I also have a new section this semester. Every Saturday morning I have a class with several of the sisters. It’s a little more laid back (only 3hrs a week vs. 10 for a normal class) but they’re learning some good fundamentals of multimedia as well as some basic computer usage. And it doesn’t matter how much they beg me for it, I’m not letting them make up missed homework with extra rosaries!

Making Maps

A quick note: The blog has had some hiccups over the last month and a half, sorry for any readers who couldn’t get access. I think I now have things worked out with our hosting provider and it should be better. We should have some more new material coming soon!

Making Maps – The First Step in Development

Having used google maps for years (and before that mapquest), I expected, in 2010 when I came to Bolivia, that a city of 100,000 people like Montero (wikipedia, better version) would certainly have some online maps that I could look at before I arrived. I was hoping to scope things out, see where I would be living and working, what was around, where I could put my skills to work, etc.  Unfortunately there wasn’t anything.  Google maps had a spot for montero, and a few of the roads, but not very many and almost no street names or any other kind of reference spot.  My personal favorite mapping spot, OpenStreetMap, was even worse off, it just had the main road through town (which I would later find out wasn’t even done correctly).

So when I got to Montero, not only did I not know what the town would be like, but we had the most difficult time finding my way around for the first couple months. After a while of this, I decided to take matters into my own hands and build a map of the town.  In addition to being able to find great fried chicken places a second time, I was hopeful that my map would also be of use to others. I know that there are several NGOs that work on a regular basis in and around Montero and it would be great if they could build off of my work as well. Eventually, I hope that as Bolivians become more and more computer literate, they could also benefit from having a decent map of their city. (Spoiler: here’s the link)

I decided to do my work in the OpenStreetMap database for two reasons: 1) they have great map making tools (both online and offline), which I was already familiar with and 2) the maps would be made freely available to anyone who wanted them.  For those not familiar with it, the OpenStreetMap (OSM) project works like wikipedia. Anyone can edit it and there is a huge community focused around making it better (and keeping it free of vandalism).

Being lazy, I started creating my map near where I was living. I’d go out early in the morning (before it got super hot) and wander around the streets near where I lived with my GPS running and a camera I used to take pictures some of the plaques that the city had put on every house. These had on them the address for that house and many had, crucially, the names of the streets. I had tried to write down the names, but that resulted in me standing in front of someone’s front door for a minute while I tried to write down spanish names. Using the camera allowed me to take just two seconds per door and resulted in a lot fewer strange looks.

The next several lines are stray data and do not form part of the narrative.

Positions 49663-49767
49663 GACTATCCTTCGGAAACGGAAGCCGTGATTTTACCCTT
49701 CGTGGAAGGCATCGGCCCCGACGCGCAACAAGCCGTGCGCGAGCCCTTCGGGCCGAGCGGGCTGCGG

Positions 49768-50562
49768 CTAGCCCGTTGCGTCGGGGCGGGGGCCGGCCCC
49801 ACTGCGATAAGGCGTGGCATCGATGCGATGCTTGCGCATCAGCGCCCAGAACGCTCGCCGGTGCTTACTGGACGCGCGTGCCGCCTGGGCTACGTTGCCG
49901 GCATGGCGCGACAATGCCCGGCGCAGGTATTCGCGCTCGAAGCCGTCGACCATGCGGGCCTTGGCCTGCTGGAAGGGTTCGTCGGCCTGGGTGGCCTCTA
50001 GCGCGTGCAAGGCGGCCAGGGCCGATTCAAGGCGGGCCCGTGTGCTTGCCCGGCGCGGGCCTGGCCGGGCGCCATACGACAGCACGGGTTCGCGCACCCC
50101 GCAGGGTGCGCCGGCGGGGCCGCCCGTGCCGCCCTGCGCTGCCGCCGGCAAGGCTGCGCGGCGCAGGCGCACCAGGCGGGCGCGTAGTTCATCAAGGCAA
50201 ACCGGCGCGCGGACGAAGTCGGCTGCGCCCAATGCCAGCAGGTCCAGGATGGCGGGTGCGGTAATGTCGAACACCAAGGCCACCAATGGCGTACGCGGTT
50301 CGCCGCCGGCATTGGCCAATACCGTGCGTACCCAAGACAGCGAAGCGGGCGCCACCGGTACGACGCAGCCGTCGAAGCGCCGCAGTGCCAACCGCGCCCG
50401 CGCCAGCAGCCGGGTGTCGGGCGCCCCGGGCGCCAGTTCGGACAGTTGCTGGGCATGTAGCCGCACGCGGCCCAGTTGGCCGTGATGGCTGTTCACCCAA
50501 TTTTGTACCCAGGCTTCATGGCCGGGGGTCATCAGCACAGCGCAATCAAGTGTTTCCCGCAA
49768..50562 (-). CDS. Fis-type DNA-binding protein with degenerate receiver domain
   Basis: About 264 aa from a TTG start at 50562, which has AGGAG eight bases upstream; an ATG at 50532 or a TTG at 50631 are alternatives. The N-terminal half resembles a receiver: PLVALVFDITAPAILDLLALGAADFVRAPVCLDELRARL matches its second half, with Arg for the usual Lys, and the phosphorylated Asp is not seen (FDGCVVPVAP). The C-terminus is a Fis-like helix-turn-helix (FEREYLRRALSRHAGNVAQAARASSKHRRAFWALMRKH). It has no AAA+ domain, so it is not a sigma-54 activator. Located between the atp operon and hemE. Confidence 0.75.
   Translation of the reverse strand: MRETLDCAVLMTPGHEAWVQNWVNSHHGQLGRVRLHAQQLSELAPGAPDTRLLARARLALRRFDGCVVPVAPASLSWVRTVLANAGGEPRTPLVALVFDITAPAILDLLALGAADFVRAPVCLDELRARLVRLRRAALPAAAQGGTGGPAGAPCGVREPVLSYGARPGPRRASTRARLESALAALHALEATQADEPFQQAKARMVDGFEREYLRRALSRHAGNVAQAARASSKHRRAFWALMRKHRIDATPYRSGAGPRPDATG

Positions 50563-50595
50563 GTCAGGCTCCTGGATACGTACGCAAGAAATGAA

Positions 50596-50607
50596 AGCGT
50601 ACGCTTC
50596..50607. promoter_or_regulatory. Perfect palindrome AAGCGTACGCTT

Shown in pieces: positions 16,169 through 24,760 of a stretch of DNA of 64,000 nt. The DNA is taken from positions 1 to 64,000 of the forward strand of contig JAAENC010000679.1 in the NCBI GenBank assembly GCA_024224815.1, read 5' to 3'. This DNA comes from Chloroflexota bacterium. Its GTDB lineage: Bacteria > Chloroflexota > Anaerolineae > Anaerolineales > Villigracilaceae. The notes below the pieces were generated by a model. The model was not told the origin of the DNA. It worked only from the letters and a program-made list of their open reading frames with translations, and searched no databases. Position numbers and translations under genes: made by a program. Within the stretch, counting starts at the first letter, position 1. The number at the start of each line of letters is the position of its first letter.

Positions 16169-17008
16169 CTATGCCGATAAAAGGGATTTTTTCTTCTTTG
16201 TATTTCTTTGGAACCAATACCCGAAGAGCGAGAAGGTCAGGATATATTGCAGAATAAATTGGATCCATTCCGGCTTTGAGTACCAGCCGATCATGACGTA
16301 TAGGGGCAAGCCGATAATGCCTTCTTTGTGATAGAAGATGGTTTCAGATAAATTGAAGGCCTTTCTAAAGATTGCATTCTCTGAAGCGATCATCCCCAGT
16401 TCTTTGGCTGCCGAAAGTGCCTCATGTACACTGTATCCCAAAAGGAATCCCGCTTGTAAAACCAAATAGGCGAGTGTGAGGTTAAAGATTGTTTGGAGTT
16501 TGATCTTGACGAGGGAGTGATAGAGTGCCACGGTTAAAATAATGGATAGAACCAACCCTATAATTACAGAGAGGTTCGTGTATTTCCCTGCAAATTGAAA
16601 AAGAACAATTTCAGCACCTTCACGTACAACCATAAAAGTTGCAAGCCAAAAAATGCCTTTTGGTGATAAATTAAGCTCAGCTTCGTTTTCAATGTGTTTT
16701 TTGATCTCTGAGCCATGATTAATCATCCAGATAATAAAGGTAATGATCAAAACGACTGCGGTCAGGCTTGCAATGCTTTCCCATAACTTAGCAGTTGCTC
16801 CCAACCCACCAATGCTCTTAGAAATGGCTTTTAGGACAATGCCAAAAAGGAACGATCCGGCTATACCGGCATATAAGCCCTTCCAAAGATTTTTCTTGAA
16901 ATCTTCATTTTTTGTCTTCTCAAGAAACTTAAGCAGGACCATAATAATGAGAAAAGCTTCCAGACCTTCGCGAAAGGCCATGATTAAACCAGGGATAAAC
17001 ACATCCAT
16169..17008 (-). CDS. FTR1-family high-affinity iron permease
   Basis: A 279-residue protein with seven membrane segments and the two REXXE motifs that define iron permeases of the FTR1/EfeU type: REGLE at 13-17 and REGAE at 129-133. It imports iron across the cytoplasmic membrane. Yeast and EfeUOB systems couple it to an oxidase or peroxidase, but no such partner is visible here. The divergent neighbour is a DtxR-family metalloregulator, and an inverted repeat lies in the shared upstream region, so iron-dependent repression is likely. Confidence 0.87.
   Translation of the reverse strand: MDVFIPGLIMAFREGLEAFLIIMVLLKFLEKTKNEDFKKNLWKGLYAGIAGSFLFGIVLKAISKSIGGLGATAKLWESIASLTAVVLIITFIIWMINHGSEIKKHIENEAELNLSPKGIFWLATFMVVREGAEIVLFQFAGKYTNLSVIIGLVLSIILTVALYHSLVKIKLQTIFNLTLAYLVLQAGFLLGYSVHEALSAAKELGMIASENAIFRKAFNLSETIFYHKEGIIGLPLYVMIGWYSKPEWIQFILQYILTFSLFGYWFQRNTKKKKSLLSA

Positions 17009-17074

An address plaque that has a street name on it.

Once I’d get back home, I’d convert my GPS track into the common GPX format (also wikipedia) which is a common, computer readable, format for GPS data. Once I had the GPX file, I would do two things with it. The first is to simply upload it to the OSM server so it would be available for use later. Then I would open it together with my pictures in a program called Viking. This program (and there are many others like it) could use the timestamp (assuming I had previous set the correct time on my camera plus or minus a few seconds) on my pictures to put them onto my GPS track. Now I could see which of the lines in my track (aka streets) had which names.

I would start up the online editor on the OSM website. To make streets here is very easy, I would start by clicking on the end of one street to make a point, then just click a few points along my track (more if there were turns) until I got to the end and OSM automatically connects them into a line. Finally, I would simply select the type of street: dirt road, paved road, various classes of highway, etc. (What these classifications mean varies from country to country, for example here they are in Brasil.)

Once I had all the lines for streets input into OSM, it was time to add their names. By looking at my GPS trace with the pictures at the same time as my new map, it was easy to see which picture corresponded with which road. All I had to do was read the picture and type it into the road name box.

I didn’t spend too much time on this right away, which turned out to be a good thing, because about a month after I got started OSM got sponsorship from Microsoft. Part of this deal meant that satellite imagery which Microsoft had would be available in OSM’s online editor. Now instead of walking up and down each street, I could just sit at my computer and draw the street lines where the satellite images showed the streets going.  Much easier!  The downside to this is that the satellite imagery didn’t line up quite right. It turned out that all the images were about 30ft north of where they were supposed to be, not terrible, but enough that it stood out on the GPS. To solve this I went to various points around town that were easily visible in the satellite imagery (I really only needed one or two though) and took careful GPS positions of them. Then I used these as control points to show me how far I needed to adjust my lines.